A U.S. Justice Department push to shorten long drug sentences via President Obama’s clemency powers is off to a slow start, USA Today reports. Obama has shortened terms of just two of 30,000 inmates seeking shorter sentences through a group of volunteer attorneys. The year-old initiative has been hampered by the cases’ complexity and questions about the eligibility criteria, which may be too strict to help most inmates. The result is a system that appears more backlogged than it was when the initiative began. “The criteria basically suggest that a whole bunch of good citizens who committed one little mistake got significantly more than 10 years in prison, and fortunately that’s pretty rare,” said Johanna Markind, formerly of DOJ’s Office of Pardon Attorney. “I think they’ve kind of belatedly realized that … those perfect cases they think are there don’t really exist…for all the sound and fury about the commutations, the clemency initiative has only come up with a handful of cases that fit” the criteria.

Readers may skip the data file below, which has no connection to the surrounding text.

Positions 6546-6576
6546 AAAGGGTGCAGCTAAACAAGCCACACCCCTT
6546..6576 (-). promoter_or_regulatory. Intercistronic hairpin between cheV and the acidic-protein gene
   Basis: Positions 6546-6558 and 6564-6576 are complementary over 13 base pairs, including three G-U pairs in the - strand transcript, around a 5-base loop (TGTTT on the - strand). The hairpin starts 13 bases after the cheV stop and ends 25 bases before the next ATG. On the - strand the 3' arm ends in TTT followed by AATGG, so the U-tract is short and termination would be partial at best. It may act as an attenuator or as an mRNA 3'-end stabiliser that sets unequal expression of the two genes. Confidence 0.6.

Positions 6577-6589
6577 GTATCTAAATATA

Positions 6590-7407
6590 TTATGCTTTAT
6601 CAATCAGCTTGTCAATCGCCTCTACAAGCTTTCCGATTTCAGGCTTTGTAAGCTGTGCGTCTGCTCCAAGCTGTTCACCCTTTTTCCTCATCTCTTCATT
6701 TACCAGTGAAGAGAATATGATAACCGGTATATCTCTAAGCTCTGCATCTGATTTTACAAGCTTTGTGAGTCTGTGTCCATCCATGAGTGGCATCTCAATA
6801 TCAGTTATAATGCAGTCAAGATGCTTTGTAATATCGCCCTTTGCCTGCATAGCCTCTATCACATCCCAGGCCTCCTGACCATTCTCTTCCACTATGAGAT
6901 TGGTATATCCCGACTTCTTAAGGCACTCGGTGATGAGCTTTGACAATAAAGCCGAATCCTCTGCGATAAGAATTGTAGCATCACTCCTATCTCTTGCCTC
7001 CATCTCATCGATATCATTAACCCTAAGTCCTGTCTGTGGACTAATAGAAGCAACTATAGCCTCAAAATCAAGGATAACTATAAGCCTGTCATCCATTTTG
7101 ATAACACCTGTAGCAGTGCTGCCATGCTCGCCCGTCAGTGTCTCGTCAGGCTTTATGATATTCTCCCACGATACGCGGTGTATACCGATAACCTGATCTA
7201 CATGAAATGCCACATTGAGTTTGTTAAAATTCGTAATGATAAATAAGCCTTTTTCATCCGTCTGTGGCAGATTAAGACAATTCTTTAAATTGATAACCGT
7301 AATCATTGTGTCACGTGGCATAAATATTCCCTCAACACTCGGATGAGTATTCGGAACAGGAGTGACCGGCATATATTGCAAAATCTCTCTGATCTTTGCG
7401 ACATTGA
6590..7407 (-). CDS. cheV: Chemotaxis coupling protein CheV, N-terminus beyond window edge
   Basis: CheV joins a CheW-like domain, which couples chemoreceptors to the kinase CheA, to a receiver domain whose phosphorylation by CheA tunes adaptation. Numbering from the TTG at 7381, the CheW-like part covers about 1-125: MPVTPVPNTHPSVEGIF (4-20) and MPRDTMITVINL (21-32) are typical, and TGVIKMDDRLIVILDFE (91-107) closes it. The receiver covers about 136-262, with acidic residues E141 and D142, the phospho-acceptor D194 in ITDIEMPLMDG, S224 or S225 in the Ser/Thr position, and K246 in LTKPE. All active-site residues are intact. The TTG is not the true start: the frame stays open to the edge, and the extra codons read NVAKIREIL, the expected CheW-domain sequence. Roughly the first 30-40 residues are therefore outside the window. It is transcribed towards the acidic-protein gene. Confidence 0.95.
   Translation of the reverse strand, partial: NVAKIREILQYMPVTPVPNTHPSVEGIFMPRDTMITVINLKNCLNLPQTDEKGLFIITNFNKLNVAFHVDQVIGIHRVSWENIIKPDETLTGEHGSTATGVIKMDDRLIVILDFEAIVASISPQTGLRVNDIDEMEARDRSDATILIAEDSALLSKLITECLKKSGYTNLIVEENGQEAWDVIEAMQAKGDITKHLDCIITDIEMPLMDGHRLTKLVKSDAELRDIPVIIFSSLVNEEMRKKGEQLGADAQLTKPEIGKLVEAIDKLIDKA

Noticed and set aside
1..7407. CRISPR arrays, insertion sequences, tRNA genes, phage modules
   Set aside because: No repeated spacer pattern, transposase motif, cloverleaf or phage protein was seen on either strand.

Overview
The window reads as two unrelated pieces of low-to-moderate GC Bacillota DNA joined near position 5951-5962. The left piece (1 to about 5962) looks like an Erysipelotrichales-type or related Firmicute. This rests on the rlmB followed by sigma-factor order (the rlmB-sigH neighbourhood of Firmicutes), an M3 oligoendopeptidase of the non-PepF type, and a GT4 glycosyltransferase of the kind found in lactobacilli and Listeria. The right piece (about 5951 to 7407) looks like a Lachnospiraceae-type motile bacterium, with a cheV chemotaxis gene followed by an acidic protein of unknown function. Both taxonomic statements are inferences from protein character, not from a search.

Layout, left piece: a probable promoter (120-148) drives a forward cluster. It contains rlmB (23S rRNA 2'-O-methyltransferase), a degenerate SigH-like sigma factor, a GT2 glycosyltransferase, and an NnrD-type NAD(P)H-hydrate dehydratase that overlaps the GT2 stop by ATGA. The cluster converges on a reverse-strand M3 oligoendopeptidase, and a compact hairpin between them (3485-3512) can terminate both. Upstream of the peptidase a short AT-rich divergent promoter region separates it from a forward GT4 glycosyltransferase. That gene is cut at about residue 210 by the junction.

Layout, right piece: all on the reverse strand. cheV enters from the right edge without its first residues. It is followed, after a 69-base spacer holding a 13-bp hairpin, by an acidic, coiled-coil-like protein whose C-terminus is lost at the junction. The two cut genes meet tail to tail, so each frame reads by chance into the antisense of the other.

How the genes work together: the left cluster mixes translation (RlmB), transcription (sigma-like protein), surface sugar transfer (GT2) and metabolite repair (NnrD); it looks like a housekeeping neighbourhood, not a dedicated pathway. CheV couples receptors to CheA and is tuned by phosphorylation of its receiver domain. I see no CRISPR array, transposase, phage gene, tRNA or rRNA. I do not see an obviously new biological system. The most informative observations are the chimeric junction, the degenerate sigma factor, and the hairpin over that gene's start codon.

The initiative was intended to help inmates who would have received shorter prison terms had they been sentenced today. It applies mostly to drug offenders after Congress shortened sentences for crack cocaine in 2010. To be eligible, inmates must have already served 10 years of their sentence. Last year, a record 6,561 federal prisoners, three times the usual number, filed petitions with the Office of Pardon Attorney, which advises the president on clemency requests for clemency. More than 30,000 inmates applied for representation through the Clemency Project 2014, a consortium of lawyers who have volunteered to help eligible inmates through the often complicated and time-consuming process. Thirteen months later, those lawyers have submitted just 31 petitions. Obama has used his pardon power to shorten the sentences of 43, but most of those cases predate the clemency initiative. Over six years, Obama has granted just 0.2 percent of the commutation petitions submitted.